Crowns are full coverage restorations that are used to cover a tooth that is likely to break, or is too broken down to be restored with a filling. The larger the cavity is, the more likely a crown will be needed. Even if a large caivity is repaired with a filling the tooth has a greater chance of breaking due to limited reamaining tooth structure. Keep in mind that the jaw muscles are the strongest in the human body. Teeth are subjected to tremendous pressures. Crowns are placed over the weakened tooth, providing strength and protecting the tooth against breakage. A broken or cracked tooth is a far more serious matter and much more difficult to treat. Crowns prevent this, as well as making for a nice smile.
Dental bridges are used to permanently replace a missing tooth or teeth, both cosmetically and functionally. This is done by shaping the teeth on either side of the space. It is formed to look like the missing tooth and takes its place in the mouth. The materials used may be gold, porcelain bonded to metal or all ceramic. The choice of material depends on requirements for strength, wear, and/or esthetic apperance.
It is important that a missing tooth be replaced as soon as possible for several reasons. If not treated the teeth surrounding the space begin to shift inward, creating more complications. Teeth use their surrounding teeth for support, and, with one missing, they start to shift to fill that spot. As this worsens the bite changes in response to the pressure. This can eventually result in problems with the entire jaw, e.g. TMJ. The surrounding teeth deteriorate and it is just a matter of time before they, too, are lost. Gum disease becomes a serious problem, with the difficulty of treatment increasing as the neglect continues. In some rare instances a space may be left alone or untreated as long as it does not put your bite or surrounding teeth in jeopardy of future problems.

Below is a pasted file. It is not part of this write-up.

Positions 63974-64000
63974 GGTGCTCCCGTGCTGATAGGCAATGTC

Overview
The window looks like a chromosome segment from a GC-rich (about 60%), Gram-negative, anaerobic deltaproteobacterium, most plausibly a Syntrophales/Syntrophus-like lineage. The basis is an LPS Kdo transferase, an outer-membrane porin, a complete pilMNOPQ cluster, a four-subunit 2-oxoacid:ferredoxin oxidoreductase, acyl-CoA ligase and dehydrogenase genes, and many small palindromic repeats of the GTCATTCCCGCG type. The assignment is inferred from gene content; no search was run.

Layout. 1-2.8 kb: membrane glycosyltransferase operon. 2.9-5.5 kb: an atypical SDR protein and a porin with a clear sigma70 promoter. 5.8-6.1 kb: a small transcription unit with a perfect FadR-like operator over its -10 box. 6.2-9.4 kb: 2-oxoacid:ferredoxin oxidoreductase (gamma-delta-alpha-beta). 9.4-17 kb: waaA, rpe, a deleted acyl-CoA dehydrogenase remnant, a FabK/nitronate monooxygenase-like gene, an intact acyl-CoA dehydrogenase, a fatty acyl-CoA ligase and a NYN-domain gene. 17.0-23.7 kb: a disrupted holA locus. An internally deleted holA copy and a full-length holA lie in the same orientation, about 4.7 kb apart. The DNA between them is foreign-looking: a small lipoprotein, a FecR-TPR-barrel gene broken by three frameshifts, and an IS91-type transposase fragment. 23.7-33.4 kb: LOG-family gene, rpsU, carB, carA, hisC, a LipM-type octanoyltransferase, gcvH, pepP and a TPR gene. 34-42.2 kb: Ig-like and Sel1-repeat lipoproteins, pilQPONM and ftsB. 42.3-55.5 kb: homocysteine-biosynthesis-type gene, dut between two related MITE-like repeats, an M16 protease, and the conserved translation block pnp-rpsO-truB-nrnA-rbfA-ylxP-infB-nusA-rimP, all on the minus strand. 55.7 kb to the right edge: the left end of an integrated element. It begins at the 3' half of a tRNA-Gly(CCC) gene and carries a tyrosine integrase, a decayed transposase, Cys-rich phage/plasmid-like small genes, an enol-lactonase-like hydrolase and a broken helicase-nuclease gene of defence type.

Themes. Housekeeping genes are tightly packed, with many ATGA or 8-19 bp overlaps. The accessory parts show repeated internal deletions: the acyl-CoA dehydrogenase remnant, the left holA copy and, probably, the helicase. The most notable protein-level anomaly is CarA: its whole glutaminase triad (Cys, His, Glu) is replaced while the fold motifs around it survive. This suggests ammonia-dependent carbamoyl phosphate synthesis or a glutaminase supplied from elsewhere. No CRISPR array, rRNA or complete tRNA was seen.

Dental implants are an alternative to bridges, partials or dentures. An implant simply is a metallic titanium object that is inserted into your jawbone to act like a natural tooth root. It integrates with the jawbone to give a firm support to the artificial replacement that it will support.
There are different types of dentures, but they share their common function. They replace teeth that have been lost due to bone loss or other complications.
Getting Used to Dentures
Learning to wear your new dentures can take time. Even the best-fitting dentures may feel awkward at first.
Common changes with dentures:
Feel loose while the muscles of your cheek and tongue learn how to keep them in place
Changes in the way you speak. Reading aloud and over annunciation can help correct any minor speech problems.
Some soreness and minor irritation.
Caring for Dentures
Dentures are delicate and can break easily.
Store away from children and pets
Brush daily to remove food particles, and prevent plaque buildup
Use the proper brushes and denture cleaners
Never boil dentures, this may warp them
Never clean with rinses that contain alcohol
Do store dentures in water to prevent them from drying out
Dr. Hottinger offers a free consultation for dentures. Whether you already have dentures or think dentures are for you and have questions, give us a call and schedule a free consultation. Also ask about implant supported dentures. They allow the denture to snap into place stabilizing it and not having to deal with the "goopy stuff" to keep them in. (916) 683-8020
TMJ stands for temporal-mandibular joint. Temporal, as in temple area of skull; mandibular as in mandible, or lower jaw; joint as in it's where the head and jaw meet. Aside from the two bones that meet there, cartilage buffers them and five muscles are involved in the area. Problems in this joint may be caused by a misalignment of the teeth, trauma, or excess muscle tension.
Problems in this area can cause:
- Trouble/soreness in opening and closing the mouth
- Clicking or popping of the jaw
- Pain in the jaw muscles
- Soreness in the area, sometimes extending to the face
Dental treatments for the condition can include replacing missing teeth, moving teeth, adjusting the bite, filling spaces between teeth, etc. There is no one solution that is right for all cases. Sometimes a plastic mouthpiece is used to prevent clenching or grinding that is contributing to the problem. If untreated and taken to extremes, surgery may be required to repair a badly damaged joint.